Find family secrets in Istanbul in “The Four Humors”
Instead of preparing for the MCAT, Sibel spends her days watching soap operas with her adorable grandmother and reading about the four moods – choler, bile, blood and phlegm – through which the ancients explained illness. She slipped into this rabbit hole looking for the causes of the headaches that began to plague her soon after arriving in Istanbul.
âThe old doctors focused not only on physical illnesses, but also on temperaments,â she says.
Due to her deep grief over her father’s sudden death in their Brooklyn home the previous winter, Sibel’s own temper is underwater. As a first-person narrator, she is slyly funny and unemotional. The dialogue is delivered without quotes, giving the novel an inner quality. This suits the novel well, as Siebel is preoccupied not only with bile and phlegm, but also with great moral questions.
Most poignantly, Siebel feels responsible for his father’s death. As a pre-med student, she knew the signs of a heart attack. Yet after her father collapsed in the kitchen, she froze seconds before her sister entered the room and quickly called 911.
Her immediate family reassures her that she is not to blame, but a mysterious woman with a tracheostomy hole in her throat confronted her at the winter funeral, accusing her of leaving her father behind. to die.
The unveiling of clues that slowly reveals the identity of this mysterious woman and the heavy secret her grandmother carried, form the burning and luminous core of the novel.
Sibel is obsessed with her father’s character: âI also wonder when my father turned into the easily irritable person he died under.
Young, Sibel’s parents were revolutionaries: âThey fought for an anti-capitalist Turkey in the 1970s. America made them change.
Above these questions is Sibel’s relationship with Cooper. The longer she stays in Turkey, secretly smoking, the more Sibel slumps, while the serious Cooper is energized. Devoured in trying to get Sibel to visit his father’s grave, he advises her to dissociate his guilt and his grief. He also got closer to his grandmother, Nermin, who teaches him how to cook his favorite recipes. He says he wants to stay in Turkey and help the Syrian refugees.
Nermin tries to cover up the toll that Parkinson’s disease inflicts on him. Instead, she chooses to try and take care of others, like her depressed granddaughter Sibel, apparently there to take care of her. Sibel’s sister Alara, also in mourning – though channeling her grief into a severe eating disorder – arrives in Istanbul just after Sibel and Cooper decide to take a break from their relationship.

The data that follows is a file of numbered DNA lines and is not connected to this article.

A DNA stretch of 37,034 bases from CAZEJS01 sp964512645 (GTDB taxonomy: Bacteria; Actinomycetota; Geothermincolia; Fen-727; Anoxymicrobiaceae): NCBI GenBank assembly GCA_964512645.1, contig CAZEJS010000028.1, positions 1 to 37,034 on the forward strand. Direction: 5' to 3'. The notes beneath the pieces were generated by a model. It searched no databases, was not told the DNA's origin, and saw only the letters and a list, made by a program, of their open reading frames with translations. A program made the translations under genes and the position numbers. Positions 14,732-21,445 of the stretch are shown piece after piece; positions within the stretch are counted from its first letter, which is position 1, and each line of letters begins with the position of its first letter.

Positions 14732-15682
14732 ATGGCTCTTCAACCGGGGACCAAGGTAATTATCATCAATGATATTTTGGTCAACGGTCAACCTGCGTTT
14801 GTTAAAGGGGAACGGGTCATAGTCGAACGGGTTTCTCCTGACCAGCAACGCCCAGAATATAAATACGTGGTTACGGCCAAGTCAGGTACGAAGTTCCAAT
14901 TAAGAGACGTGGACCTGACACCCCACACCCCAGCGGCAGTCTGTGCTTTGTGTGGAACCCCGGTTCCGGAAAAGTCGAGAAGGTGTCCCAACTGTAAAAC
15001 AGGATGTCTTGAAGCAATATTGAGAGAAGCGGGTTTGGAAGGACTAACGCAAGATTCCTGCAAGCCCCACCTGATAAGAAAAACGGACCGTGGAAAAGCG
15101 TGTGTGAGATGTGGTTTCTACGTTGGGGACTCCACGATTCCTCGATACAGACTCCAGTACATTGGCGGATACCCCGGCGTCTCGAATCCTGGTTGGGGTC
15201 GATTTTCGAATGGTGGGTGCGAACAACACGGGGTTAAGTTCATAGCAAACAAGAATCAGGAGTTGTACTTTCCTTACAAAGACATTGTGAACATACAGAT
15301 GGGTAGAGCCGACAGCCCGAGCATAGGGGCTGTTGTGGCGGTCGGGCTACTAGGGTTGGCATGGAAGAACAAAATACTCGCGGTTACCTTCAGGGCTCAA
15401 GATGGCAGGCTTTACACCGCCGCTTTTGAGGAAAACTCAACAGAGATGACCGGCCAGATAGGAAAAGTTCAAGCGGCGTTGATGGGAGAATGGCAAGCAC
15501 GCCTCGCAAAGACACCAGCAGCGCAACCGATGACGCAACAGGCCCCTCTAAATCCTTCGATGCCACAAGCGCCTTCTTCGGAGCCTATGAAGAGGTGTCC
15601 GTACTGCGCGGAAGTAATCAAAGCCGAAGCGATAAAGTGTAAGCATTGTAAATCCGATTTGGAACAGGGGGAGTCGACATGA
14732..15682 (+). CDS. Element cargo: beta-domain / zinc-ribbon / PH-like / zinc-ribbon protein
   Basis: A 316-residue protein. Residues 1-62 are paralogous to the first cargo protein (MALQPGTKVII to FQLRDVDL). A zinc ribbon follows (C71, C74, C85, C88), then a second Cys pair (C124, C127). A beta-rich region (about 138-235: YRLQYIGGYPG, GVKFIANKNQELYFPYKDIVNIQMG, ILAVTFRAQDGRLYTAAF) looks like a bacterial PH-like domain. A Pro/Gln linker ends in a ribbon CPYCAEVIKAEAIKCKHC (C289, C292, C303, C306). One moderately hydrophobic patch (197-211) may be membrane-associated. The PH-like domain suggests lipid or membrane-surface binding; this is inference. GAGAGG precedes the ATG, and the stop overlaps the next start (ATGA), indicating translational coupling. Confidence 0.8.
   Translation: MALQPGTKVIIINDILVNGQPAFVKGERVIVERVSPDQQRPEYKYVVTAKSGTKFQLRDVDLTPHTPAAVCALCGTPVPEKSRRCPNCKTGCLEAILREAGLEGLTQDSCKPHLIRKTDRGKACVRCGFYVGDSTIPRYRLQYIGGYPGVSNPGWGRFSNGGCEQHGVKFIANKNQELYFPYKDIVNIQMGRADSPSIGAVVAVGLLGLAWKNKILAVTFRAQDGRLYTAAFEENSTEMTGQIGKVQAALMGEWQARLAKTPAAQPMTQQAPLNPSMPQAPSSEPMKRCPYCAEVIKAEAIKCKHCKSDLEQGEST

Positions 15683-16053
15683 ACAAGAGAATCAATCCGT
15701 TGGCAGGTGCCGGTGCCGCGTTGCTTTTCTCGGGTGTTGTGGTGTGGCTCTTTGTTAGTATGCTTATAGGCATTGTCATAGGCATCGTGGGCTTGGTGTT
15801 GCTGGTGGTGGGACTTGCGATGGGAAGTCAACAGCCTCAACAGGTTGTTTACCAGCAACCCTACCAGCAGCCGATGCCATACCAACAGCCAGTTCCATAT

While there is romance and intrigue in Sibel’s cat-and-mouse relationship with Cooper, Sibel’s love for her grandmother is stable and enduring. Just before the older woman lets go of her big secret, Sibel has a moment when she sees her grandmother in profile, like in a palimpsest: âShe goes out into the hallway and I follow her to the kitchen, where I lean against the door, and when she turns her head to see if I’m there, I see her young, like she’s my own sister, and I see what my mother says about my grandmother , from me and Alara, how strong and hard our browbone is above our eyes, how our lips have the same giant dip under our noses, a dip big enough to trap water pearls, and I remain motionless, in awe of herâ¦ â
Alara’s very direct arrival begins to pull Sibel out of the stasis of her grief. A crisis surrounding Alara’s anorexia and bulimia pushes all the characters out of their way and brings Sibel’s mother back to Turkey from New York. Even though they are reunited in a hospital room, Sibel begins to feel strangely happy, more complete.
After a pilgrimage to their mother’s home village – which seems a bit nailed down – Sibel, Alara and their mother prepare to leave Istanbul for New York.
Sibel recalls: âFlying to and from Istanbul is one of my favorite things to do. Hearing the Turkish language in transit spaces rubbed with all cultural signifiers fills me with something. A tribalism free of nationality, government, control. Maybe that’s what they call kinship.
SeÃ§kin’s first novel is almost too busy. But for the patient and dedicated reader, the rewards are immense. “The Four Humors” is a novel about the connection of dots – between people, countries and cultures. Sibel, the aspiring doctor, realizes that she doesn’t just have a body, it’s a body. And she not only has a feeling, she could be the feeling.
âThe Four Humorsâ unites and transports the reader with a breathtaking ending, demonstrating the power of stories to expand us all.
THE FOUR MOODS
By Mina SeÃ§kin
Catapult, 357 pages, $ 27
Jeffrey Ann Goudie is a freelance writer and literary critic.